The Cane Institute Wins First Place at International SeaPerch Competition
The Cane Institute for Advanced Technologies (TCI) Kingfishers won first place in the middle school division for their engineering team interview and engineering presentation.
“I am both proud and impressed at the hard work put in by all team members,” said James Nance, STEM instructor and SECME coordinator at ADHUS. “Their computer vision project and machine learning citizen science initiative truly goes above and beyond anything I have seen done with a SeaPerch ROV before.”
The Kingfishers’ engineering project involved innovative work with artificial intelligence in collaboration with the Chasing Coral Project at the University of Queensland, Australia.
The project uses a seaperch robot to scan a reef, compare pictures of the reef with a neural network of photos from healthy reefs to then determine the health of the reef the seaperch is swimming over. This method could be implemented by anyone, anywhere in the world, with an inexpensive SeaPerch ROV and an underwater camera.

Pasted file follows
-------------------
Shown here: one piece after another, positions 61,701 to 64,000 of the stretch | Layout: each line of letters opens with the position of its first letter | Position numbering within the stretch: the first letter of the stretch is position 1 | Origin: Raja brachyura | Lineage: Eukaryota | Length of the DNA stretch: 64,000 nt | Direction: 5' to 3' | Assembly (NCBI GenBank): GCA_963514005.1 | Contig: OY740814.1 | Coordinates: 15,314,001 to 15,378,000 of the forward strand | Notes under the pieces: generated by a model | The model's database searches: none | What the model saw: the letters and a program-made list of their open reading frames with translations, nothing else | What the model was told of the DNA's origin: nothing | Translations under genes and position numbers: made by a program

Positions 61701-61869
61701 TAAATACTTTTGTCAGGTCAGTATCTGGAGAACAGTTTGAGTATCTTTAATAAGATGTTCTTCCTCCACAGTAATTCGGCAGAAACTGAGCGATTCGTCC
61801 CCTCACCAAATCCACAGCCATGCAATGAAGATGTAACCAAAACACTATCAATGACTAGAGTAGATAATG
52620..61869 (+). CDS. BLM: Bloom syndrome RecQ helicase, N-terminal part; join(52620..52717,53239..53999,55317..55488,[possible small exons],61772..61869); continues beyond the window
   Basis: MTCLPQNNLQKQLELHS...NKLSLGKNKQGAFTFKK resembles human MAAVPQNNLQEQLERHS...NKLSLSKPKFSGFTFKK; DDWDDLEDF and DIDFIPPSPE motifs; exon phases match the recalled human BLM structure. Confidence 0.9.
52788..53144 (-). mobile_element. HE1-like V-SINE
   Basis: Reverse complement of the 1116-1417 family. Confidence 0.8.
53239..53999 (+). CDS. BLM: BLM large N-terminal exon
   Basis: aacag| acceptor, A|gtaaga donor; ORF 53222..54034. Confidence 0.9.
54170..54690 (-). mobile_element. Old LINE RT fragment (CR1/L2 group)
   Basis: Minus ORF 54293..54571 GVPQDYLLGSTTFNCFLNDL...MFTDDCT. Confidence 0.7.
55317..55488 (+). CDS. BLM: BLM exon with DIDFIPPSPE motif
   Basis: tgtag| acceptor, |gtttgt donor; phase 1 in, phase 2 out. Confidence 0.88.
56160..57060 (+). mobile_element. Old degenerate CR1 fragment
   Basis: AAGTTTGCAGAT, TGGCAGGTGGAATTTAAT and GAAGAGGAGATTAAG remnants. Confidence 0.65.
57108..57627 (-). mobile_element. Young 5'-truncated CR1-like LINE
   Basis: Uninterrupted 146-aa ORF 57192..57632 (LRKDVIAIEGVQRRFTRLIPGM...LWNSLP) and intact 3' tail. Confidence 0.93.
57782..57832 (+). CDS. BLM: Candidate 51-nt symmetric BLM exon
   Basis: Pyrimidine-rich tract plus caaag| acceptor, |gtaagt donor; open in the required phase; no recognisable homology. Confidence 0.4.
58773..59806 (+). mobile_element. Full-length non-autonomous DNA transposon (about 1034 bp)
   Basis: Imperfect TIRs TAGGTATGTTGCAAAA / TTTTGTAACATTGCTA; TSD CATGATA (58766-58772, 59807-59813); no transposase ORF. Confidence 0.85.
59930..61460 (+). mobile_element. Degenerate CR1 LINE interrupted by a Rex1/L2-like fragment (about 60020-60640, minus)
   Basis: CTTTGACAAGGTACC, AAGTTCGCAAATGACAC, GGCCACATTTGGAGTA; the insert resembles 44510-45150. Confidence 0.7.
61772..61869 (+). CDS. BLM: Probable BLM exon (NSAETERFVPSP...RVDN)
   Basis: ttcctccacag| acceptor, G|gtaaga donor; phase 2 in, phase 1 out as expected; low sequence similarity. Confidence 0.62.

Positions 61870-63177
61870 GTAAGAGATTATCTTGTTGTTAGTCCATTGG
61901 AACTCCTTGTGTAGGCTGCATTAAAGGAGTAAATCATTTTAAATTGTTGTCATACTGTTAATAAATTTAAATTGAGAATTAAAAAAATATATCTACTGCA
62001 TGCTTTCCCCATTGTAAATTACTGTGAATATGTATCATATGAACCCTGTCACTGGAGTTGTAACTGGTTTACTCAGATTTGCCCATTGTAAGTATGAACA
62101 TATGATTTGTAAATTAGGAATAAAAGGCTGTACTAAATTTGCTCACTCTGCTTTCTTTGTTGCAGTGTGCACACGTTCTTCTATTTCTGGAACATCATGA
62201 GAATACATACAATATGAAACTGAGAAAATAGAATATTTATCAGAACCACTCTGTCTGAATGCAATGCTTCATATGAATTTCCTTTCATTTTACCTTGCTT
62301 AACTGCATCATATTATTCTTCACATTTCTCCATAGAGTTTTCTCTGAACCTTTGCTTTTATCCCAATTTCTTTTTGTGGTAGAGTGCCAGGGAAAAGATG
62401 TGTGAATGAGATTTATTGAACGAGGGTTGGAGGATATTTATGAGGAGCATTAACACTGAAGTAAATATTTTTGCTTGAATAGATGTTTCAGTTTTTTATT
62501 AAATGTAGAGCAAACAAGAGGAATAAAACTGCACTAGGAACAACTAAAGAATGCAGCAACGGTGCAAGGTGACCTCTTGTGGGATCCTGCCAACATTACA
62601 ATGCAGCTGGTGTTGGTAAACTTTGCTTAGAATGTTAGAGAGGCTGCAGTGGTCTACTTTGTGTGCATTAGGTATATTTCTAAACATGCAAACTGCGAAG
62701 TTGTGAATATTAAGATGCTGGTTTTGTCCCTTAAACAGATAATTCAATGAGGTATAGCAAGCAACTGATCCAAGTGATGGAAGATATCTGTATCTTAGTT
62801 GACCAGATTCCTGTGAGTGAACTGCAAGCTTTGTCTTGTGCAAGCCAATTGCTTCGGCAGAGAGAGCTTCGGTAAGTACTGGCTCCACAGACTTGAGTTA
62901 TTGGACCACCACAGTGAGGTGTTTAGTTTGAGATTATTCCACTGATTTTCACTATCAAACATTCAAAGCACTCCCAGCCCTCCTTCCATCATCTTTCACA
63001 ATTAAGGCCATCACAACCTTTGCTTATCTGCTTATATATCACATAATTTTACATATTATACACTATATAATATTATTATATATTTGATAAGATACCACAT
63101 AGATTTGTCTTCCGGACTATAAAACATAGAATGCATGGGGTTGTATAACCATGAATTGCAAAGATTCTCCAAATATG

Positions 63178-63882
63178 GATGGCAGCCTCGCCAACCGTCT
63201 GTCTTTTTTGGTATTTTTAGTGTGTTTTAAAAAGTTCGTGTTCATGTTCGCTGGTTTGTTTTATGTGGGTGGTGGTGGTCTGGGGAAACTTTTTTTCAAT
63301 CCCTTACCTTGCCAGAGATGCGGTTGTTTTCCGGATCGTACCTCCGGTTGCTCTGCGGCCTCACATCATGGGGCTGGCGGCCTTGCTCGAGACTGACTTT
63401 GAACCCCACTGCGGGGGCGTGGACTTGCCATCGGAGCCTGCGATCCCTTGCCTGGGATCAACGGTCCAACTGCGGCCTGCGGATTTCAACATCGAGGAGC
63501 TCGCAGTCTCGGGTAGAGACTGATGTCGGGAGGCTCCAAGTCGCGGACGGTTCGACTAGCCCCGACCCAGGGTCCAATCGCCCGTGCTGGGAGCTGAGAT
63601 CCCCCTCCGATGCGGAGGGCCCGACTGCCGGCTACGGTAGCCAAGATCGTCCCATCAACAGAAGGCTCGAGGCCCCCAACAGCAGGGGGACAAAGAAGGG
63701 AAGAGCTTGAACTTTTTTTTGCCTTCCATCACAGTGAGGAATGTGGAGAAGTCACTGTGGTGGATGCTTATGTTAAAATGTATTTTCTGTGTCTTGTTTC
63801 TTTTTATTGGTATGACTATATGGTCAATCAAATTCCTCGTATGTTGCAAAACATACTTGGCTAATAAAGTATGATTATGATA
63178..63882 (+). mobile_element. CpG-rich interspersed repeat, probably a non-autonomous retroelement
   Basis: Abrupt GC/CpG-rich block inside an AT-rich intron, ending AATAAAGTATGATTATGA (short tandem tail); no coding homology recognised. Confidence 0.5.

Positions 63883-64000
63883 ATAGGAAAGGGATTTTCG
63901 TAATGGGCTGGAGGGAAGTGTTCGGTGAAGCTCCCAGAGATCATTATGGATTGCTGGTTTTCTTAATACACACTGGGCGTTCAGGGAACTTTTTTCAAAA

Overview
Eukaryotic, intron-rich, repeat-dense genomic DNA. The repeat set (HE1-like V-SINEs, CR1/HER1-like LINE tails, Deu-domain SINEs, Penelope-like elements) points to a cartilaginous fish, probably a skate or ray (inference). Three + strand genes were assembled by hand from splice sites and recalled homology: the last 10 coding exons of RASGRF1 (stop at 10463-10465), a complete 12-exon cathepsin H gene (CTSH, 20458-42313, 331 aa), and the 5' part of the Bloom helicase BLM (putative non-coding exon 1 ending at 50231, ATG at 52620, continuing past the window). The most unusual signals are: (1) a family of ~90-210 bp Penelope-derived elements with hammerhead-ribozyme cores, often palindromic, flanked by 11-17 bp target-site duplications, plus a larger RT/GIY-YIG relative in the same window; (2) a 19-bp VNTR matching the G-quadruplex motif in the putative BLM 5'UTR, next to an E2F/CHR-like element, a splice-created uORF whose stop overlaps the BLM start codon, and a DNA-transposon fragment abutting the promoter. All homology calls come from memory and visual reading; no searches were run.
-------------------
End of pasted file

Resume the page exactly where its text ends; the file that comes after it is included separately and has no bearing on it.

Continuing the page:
“The TCI Kingfishers showed dedication, determination and true grit as they worked together remotely through the pandemic to win an international championship,” said Allan Phipps, STEM coordinator at ADHUS. “The Cane Institute is dedicated to supporting students like these as they overcome all odds to represent our program, our school, and our university on the international stage.”
The SeaPerch program provides students with the opportunity to learn about robotics, engineering, science and mathematics. Building an underwater ROV teaches students basic skills in ship and submarine design, while encouraging them to explore opportunities in naval architecture and ocean engineering.